Industry insiders speaking privately tend to roll their eyes when they discuss CASA-1000. One Western energy expert in Dushanbe said the project is unlikely to ever get off the ground because the participating countries “are never going to agree among themselves” on how much they will supply and what each kilowatt should cost. Others have suggested Tajikistan, being closer to South Asia, will try to squeeze out Kyrgyzstan, which is farther to the north.
There are certainly reasons to believe cooperation will be difficult. Kyrgyzstan and Tajikistan, for example, are unable to agree on the location of roughly half their mutual border.
Still others are concerned the project will provide an easy way for the region’s notoriously corrupt leaders to siphon off electricity for sale abroad while their people sit in the dark. Already, most energy experts in Dushanbe note, approximately 40 percent of Tajikistan’s electricity is consumed by one aluminum smelter, TALCO, in the western town of Tursunzoda. The plant receives deeply subsidized power and the proceeds from the plant’s operations are reportedly stashed offshore in the British Virgin Islands. Without TALCO, Tajikistan’s winter energy shortages (up to 20 hours per day in some areas), would be greatly eased.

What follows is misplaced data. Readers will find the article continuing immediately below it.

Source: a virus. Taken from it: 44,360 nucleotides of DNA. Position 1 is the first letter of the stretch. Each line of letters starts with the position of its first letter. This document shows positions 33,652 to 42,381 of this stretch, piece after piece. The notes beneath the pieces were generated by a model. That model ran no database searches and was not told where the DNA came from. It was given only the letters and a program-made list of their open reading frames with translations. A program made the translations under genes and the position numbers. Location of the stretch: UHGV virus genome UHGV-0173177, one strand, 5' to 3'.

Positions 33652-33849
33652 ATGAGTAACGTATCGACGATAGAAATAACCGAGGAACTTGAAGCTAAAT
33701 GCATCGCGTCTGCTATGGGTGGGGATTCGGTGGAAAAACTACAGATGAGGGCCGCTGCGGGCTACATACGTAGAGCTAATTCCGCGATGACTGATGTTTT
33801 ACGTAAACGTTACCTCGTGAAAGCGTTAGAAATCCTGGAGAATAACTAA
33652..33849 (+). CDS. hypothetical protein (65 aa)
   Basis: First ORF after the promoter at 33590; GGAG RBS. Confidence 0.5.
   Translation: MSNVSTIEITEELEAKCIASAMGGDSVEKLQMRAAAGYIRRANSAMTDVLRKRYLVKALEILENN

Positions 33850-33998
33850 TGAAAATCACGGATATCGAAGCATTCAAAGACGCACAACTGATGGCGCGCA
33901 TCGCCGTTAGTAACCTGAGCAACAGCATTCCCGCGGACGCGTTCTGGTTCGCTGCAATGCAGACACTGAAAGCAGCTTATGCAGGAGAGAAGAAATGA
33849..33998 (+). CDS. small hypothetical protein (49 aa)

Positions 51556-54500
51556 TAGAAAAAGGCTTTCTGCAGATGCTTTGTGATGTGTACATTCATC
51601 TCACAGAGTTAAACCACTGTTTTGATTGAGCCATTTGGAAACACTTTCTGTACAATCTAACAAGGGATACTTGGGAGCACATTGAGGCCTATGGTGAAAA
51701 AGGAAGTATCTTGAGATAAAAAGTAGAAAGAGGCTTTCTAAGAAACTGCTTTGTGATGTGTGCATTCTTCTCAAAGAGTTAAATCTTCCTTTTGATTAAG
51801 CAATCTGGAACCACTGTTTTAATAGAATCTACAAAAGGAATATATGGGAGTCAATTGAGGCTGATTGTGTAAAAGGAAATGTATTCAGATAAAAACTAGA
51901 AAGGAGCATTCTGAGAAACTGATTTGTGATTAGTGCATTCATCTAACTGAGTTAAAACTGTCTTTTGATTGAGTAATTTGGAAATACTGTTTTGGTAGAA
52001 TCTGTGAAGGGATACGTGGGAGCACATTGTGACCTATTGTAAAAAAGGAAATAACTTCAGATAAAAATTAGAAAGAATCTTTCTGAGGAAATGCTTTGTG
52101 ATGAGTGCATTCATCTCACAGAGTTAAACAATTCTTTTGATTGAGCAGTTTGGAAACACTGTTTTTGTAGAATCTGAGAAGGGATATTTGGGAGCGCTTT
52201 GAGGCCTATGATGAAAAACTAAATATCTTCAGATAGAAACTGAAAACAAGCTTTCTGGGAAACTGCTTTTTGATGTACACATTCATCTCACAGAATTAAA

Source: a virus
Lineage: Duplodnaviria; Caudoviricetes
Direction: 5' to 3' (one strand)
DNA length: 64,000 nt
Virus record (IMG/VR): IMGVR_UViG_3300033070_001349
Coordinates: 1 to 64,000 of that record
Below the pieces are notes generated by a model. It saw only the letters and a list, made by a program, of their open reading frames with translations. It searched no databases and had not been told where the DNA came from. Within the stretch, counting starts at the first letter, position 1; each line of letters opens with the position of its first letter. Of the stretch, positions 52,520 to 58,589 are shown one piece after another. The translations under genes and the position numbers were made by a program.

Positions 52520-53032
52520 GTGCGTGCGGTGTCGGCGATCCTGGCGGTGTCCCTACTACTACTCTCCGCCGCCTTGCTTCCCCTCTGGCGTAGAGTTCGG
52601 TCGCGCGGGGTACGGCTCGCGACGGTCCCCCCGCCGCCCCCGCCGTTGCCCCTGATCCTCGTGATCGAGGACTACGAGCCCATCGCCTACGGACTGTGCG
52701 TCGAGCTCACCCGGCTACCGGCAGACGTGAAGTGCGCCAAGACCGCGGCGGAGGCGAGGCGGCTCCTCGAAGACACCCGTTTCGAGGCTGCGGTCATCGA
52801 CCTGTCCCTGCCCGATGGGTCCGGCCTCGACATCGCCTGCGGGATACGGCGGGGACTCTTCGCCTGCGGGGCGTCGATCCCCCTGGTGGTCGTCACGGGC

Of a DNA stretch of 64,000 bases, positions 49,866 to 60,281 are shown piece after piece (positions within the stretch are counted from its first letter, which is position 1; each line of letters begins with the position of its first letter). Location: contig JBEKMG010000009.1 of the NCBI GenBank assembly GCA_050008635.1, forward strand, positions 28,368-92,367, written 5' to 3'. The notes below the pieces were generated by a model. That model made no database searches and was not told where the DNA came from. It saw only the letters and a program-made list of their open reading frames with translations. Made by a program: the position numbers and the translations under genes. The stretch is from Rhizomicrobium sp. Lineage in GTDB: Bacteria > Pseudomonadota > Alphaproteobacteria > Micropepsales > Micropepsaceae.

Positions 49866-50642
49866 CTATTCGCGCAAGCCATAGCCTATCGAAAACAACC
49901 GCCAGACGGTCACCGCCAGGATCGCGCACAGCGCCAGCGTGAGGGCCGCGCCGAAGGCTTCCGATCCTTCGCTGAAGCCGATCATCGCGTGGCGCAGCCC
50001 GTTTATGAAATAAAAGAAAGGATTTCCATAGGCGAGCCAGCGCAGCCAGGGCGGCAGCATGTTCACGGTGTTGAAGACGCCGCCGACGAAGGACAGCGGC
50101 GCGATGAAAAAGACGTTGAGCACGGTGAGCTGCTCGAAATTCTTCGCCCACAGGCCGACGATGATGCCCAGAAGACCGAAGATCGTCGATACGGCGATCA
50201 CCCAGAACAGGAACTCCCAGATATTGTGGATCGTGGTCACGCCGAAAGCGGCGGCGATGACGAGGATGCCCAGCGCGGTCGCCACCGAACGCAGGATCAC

To address existing shortages both countries are attempting to build multi-billion-dollar hydropower plants. Kyrgyzstan has secured tentative Russian interest in the $1.7-billion, 2000-MW Kambarata-1 project, while Tajikistan is casting about for investors for the 3600-MW Rogun venture, which would be the tallest dam in the world and cost up to $6 billion. The projects are strongly opposed by downstream countries, especially Uzbekistan. Uzbekistan also may fear the upstream projects could challenge its own energy exports.
Russia’s RUSAL aluminum company had supported Rogun until 2007, when the deal broke down because RUSAL insisted on scaling back the dam’s specifications. More recently, Moscow has expressed a desire to participate in CASA-1000, with President Vladimir Putin repeatedly offering up to $500 million.
CASA-1000 cannot be separated from these massive hydropower projects, said an analyst at the Russian State Duma’s think-tank in Moscow. “Should Russia get involved with [CASA-1000], it would need to invest loads of funds into the construction of large hydropower facilities. Only this could ensure the real feasibility and long-term economic benefits from the project,” he told EurasiaNet.org. “Strategically and politically, the CASA-1000 project would be advantageous for only three countries – Tajikistan, Kyrgyzstan and Russia.”
But the control Russia would likely demand in exchange for its financial support could make it difficult to collaborate with Western-backed international financial institutions that are eager to move Central Asia out of Russia’s orbit.
The delays and lack of clear backers suggest there are too many moving parts to get CASA-1000 off the ground and develop a New Silk Road, said one Tajik analyst. “It took an Alexander the Great or a Genghis Khan to unite Central and South Asia.” With the region’s current crop of leaders, “the project is not going to happen.”
This story originally appeared on EurasiaNet.org.